Yes, I’m going to visit Crater Lake National Park in less than a week. I’m going to be armed with: masks (lots of them, thanks to my sister’s sewing abilities), disinfectant wipes, hand sanitizer, my own food (I’m not eating out anywhere) that does not require anything more than the addition of hot water, and plenty of social distancing (I’m not a people person, so I was practicing social distancing long before it was the norm). My goal for this trip is not only to enjoy the fresh air and gorgeous scenery, and to bring back photos and material for articles for the National Parks Traveler, but to also demonstrate that it is possible to have a safe trip to a national park, as long as one practices social distancing and wears a mask.
Right now, the White House is discrediting Dr. Anthony Fauci, one of the foremost epidemiologists around. Of course, I think everybody in the WH, including POTUS, are fucking liars, traitors, crooks, and nutbags (if you haven’t read my About Me, then I guess you are just now learning where my politics lean). In defense of Dr. Fauci, he and all the other doctors and scientists knew very little about the coronavirus during the first of the year, so of course, all of them were making points based upon the data they had at the time. Now, because of all the illnesses and deaths, they know much more about how this horrible virus works. It’s not a hoax, folks.
To that end, I made my own YouTube video about wearing a mask. I actually got the idea from watching a Tik Tok video by Bill Nye the Science Guy, who did a simple demonstration of the effectiveness of wearing a cloth fabric, 2-layer mask.
Now, if you decide to view my video, please, please bear in mind that I’m short, dumpy, overweight, out-of-shape, and when I don’t smile, I look like my Aunt Doris (sigh). Also bear in mind that, due to my not being the most telegenic person in the world, I come off as being more than a bit self-righteous … although, come to think of it, I am self-righteous, just like my sister and the rest of my family. And that’s not a bad thing, imo.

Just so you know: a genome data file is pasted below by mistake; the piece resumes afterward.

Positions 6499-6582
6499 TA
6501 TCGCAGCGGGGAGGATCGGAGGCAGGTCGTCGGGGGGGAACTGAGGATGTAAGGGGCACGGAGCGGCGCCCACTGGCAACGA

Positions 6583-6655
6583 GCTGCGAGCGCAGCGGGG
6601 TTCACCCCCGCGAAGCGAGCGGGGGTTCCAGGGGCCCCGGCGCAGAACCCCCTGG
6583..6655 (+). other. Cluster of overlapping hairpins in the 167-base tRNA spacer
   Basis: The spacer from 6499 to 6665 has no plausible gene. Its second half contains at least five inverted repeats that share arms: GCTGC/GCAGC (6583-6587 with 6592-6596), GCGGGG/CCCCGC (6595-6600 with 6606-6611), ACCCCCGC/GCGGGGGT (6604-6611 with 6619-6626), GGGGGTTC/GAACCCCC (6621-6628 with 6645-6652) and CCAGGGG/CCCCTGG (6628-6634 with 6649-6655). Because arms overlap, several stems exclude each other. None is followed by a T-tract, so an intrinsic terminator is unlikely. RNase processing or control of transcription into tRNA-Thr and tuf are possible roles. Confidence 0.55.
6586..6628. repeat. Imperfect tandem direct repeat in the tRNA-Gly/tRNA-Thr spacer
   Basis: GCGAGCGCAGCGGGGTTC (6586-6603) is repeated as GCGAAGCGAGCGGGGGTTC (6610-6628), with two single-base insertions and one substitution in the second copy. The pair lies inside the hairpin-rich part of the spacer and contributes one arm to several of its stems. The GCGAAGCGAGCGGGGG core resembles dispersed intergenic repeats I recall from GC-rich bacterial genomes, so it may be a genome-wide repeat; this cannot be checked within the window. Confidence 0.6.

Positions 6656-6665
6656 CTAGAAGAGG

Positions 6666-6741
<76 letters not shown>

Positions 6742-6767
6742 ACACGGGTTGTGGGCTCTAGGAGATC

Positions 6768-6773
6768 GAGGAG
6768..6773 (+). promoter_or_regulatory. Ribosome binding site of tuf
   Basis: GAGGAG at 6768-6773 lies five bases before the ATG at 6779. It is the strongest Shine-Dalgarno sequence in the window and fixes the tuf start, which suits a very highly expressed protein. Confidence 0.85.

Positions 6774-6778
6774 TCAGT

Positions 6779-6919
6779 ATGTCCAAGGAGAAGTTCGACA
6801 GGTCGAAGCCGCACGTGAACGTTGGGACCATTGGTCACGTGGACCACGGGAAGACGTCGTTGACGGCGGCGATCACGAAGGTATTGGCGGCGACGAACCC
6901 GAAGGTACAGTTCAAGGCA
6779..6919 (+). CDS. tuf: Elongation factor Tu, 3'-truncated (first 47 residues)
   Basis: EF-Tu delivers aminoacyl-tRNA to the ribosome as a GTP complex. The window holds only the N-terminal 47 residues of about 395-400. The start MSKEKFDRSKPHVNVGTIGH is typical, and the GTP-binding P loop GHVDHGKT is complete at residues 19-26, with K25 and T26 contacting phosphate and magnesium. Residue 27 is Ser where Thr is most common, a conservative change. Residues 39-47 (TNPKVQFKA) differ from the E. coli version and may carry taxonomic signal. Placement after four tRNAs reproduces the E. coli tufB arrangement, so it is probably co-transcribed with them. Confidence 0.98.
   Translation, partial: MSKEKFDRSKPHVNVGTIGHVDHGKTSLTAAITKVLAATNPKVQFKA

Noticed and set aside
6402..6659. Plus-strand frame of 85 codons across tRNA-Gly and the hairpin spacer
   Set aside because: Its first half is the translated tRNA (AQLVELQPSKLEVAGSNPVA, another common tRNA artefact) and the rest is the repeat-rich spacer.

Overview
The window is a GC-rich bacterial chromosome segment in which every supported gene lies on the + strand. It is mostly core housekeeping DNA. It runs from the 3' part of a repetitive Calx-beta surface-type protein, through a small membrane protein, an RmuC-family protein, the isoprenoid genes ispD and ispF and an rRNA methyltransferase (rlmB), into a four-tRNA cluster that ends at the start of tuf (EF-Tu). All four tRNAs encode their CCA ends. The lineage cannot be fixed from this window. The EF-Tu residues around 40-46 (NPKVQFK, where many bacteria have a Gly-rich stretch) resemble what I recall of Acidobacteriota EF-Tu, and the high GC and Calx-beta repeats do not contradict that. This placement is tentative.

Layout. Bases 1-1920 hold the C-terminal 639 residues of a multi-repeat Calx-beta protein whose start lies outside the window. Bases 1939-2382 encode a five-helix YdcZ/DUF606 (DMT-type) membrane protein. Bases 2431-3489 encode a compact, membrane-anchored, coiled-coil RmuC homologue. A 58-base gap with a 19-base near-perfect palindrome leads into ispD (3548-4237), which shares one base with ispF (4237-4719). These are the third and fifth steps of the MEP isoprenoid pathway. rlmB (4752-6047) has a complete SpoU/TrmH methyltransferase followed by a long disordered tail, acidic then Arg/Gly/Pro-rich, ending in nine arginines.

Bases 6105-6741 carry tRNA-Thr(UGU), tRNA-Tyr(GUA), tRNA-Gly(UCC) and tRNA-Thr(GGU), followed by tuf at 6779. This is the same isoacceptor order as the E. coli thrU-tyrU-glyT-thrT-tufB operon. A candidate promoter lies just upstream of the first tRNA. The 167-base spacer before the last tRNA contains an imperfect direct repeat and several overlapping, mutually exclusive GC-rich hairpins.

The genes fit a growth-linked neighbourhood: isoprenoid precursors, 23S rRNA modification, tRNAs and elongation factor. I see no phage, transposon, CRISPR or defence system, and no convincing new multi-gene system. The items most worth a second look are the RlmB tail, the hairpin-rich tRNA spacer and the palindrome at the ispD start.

Have I gotten trolled over the mask? Hell yeah! Do I care? Hell no! The main thing is that the experiment is cool, my sister feels vindicated over the masks she’s made / making (right now, I have enough masks to wear a different one every day for at least 2 weeks, if not more), and I feel good about protecting others. Am I protected? Well, while I’ve read studies showing that mask wearers seem to get a more diluted version of the virus when confronted by non-mask wearing covid-infected idiots, I’m really more protected if others wear a mask, too.
So, please, wear a damned mask. It shouldn’t be a political thing. It should be all about how much you care about your health, the health of your family, and the health of those around you … even the health of people you don’t really like.
Each photo you take tells a story. I practically hammer that in to my readers in my monthly photo columns on the National Parks Traveler . But, I have some advice for you photographers who post your images out there on Flickr, Twitter, or Facebook:
Write a little bit about your photo, too. Add to that story.
People enjoy reading about how you captured the image, what you were feeling, what camera you used, even your settings. It adds to your story, fleshes it out, and helps others figure out settings for their own camera in similar situations. It also makes you more engaging, both as a photographer and a storyteller.